The Japanese Battleship Kongo 1944 - Top Drawings
Kagero Publishing, from Poland, is one of the major military history publishing houses. Since 1998, when Kagero started publishing in English, over 600 titles have been produced at a pace of 60 per year or more. Topics focus on specific planes, armor and ships, along with a bevy of focused topics, such as a class of warships or an armor type. Kagero caters to ship modelers by turning out books filled with line and 3D computer-generated illustrations, with incomparable accuracy to details. For warships, Kagero has two series: 1) Super 3D Drawings and 2) Top Drawings, focusing on a single ship per book. The topic of this book review is one of the Top Drawings series, which are designed for modelers to have a reference for detailed appearances of individual ships. Top Drawings consist of color covers with black & white (B&W) line drawings of the ship, particular features, and equipment, especially armament. But the main attraction is the separate, large foldout in black and white of scale drawings – the ship’s size determines the scale, but usually 1/200, 1/350 or other scales are shown.
The author, Waldemar Tubus Goralski, is a prolific author of illustrated warship books for Kagero Publishing. He also makes exhibitions of his illustrations in Poland where visitors can virtually walk on ships. Waldemar is lucky to turn his passion into a career, igniting passions of many modelers around the world.
Kagero Publishing’s latest installments of its Top Drawings series – 110 – is the Imperial Japanese Navy (IJN) Kongo 1944 (at the time of her loss). The book is a softbound European A2 size with both English and Polish languages throughout. The outside covers are in color, but the rest of the book is B&W. The front cover has a bow view of Kongo pointed right at you, and the rear cover has five full hull views of Kongo (each side, top, bow, stern) in realistic color. There is a one-page short history and characteristics, followed by 22 pages of B&W line drawings detailed enough for scratch-builders, accurizers and modifiers for building the 1944 Kongo in any scale. The last page is an ad for the Volume 1 hardback book on Scharnhorst and Gneisenau. The Top Drawings show the overall appearance and then focuses on ship sections, superstructure levels, armament, fittings (ship’s boats are extremely well-done) – the whole ship. B&W line drawings, especially the detailed close-ups, are actually easier to see the details than color 3D computer-generated images used in Kagero’s excellent Super Drawings in 3D series of books. And yes, Waldemar is an author of the earlier IJN Kongo 1944 in Super Drawings in 3D color book out since 2015 and available via Casemate Publishers.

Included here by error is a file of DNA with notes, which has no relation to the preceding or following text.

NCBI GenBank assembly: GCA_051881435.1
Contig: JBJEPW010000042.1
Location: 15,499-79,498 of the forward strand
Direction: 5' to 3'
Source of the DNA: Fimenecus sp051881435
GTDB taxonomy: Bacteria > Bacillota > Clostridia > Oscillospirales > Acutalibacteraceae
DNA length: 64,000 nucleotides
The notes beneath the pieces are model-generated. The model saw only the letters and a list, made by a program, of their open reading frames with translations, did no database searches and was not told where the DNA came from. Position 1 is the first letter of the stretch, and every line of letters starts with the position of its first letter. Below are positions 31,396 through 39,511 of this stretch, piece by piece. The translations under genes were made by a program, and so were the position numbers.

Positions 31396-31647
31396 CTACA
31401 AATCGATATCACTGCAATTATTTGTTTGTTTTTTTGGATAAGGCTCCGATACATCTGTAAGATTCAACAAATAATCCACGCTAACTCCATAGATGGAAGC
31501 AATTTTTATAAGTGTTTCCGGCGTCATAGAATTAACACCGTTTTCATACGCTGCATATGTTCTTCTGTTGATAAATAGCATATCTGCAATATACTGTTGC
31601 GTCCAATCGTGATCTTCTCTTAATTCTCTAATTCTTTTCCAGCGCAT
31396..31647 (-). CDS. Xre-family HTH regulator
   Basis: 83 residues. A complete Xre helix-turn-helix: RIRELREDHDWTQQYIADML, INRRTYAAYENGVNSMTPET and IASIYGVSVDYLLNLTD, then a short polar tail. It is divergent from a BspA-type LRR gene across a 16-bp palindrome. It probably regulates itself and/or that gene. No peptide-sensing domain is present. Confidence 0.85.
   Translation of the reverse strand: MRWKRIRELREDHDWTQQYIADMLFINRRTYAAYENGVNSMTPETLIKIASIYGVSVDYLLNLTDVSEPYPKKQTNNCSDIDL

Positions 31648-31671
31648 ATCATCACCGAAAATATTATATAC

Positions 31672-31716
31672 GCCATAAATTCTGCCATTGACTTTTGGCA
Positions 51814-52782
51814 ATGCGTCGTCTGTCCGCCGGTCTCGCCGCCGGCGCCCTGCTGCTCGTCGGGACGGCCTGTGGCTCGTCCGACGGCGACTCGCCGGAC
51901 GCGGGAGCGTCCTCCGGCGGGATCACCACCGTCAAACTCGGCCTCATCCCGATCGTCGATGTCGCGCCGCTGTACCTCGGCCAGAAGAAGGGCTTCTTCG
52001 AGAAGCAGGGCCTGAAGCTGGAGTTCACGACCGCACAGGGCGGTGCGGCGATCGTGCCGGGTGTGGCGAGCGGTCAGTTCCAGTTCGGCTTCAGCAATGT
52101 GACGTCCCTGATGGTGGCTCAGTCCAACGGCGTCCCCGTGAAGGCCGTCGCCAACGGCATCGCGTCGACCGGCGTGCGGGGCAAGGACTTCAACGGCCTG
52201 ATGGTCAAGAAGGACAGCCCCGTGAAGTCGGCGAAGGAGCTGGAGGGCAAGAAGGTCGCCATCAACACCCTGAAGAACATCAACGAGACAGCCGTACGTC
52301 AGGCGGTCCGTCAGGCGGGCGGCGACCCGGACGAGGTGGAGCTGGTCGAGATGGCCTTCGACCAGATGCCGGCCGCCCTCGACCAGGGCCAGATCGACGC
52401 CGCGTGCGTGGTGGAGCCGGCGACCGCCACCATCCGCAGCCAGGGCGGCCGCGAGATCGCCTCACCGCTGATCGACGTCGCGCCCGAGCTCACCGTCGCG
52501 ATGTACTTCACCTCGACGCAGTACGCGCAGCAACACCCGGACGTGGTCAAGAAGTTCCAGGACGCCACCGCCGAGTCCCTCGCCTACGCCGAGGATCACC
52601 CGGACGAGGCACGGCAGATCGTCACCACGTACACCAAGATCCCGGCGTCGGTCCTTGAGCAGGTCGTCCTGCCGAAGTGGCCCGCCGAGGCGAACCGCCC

You also get a large, A4 size foldout of the Kongo in her final sortie on November 1944, sunk by the USS Sealion submarine. Sheet A has full-hull starboard, top and port profile views in 1/350 scale. Sheet B has 9 views ship segments in unlisted scale, except for bow and stern views in 1/350 scale. One of the drawings is the hull frame sections.
IJN Kongo was the first of a four-ship class of fast battleships and built in England from 1911-1913. At the time, she and her sisters were among the most powerful battleships of the world, with faster speed, sufficient armor and 14-inch main guns, the largest afloat. They gave notice to the world that Japan was a seapower to be reckoned with. The Kongo was refitted extensively in 1929-1931 and 1935-1937, ending up with the tall pagoda-style bridge structure favored for Japanese battleships. She was heavily used in the beginning of the Pacific War of WW2, refitted again in 1943 and then a part of fleet actions in 1944, including Leyte Gulf, where she participated in sinking the USS Gambier Bay and destroyer escort Roberts. She returned to Brunei for refueling and on the trip back home to Japan was spotted and sunk by torpedoes from USS Sealion with over 1000 dead.
Kongo is a popular ship for modelers and this Top Drawings book is welcome to help build the many kits of the Kongo. It is easily portable, has the foldout for large drawings, and is easy to see details.
Although this book is small it is intensely focused on modeler’s needs for building this ship in any scale. As usual, the B&W drawings are clean, simple, detailed and accurate – one would need authentic blueprints to be this accurate. This book is a must-have for building any scale of IJN Kongo in her last fit, as well as IJN Haruna, and even the two earlier war losses IJN Hiei and Kirishima. Highly recommended for building the four Japanese fast battleships, and also for details of fittings used throughout the fleet.
Thanks to IPMSUSA for the privilege of reviewing this helpful book!
- Figure 1: Front cover of Top Drawings 110 The Japanese Battleship Kongo 1944.
- Figure 2: Back cover of Top Drawings 110 The Japanese Battleship Kongo 1944.
- Figure 3: Starboard conning tower of IJN Kongo 1944 showing the intricate layers and stations.
- Figure 4: Close-up of the inside of the Admiral’s bridge.
- Figure 5: 12 Meter motor launch showing details including the folded mainmast (which will drive 1/700 modelers crazy).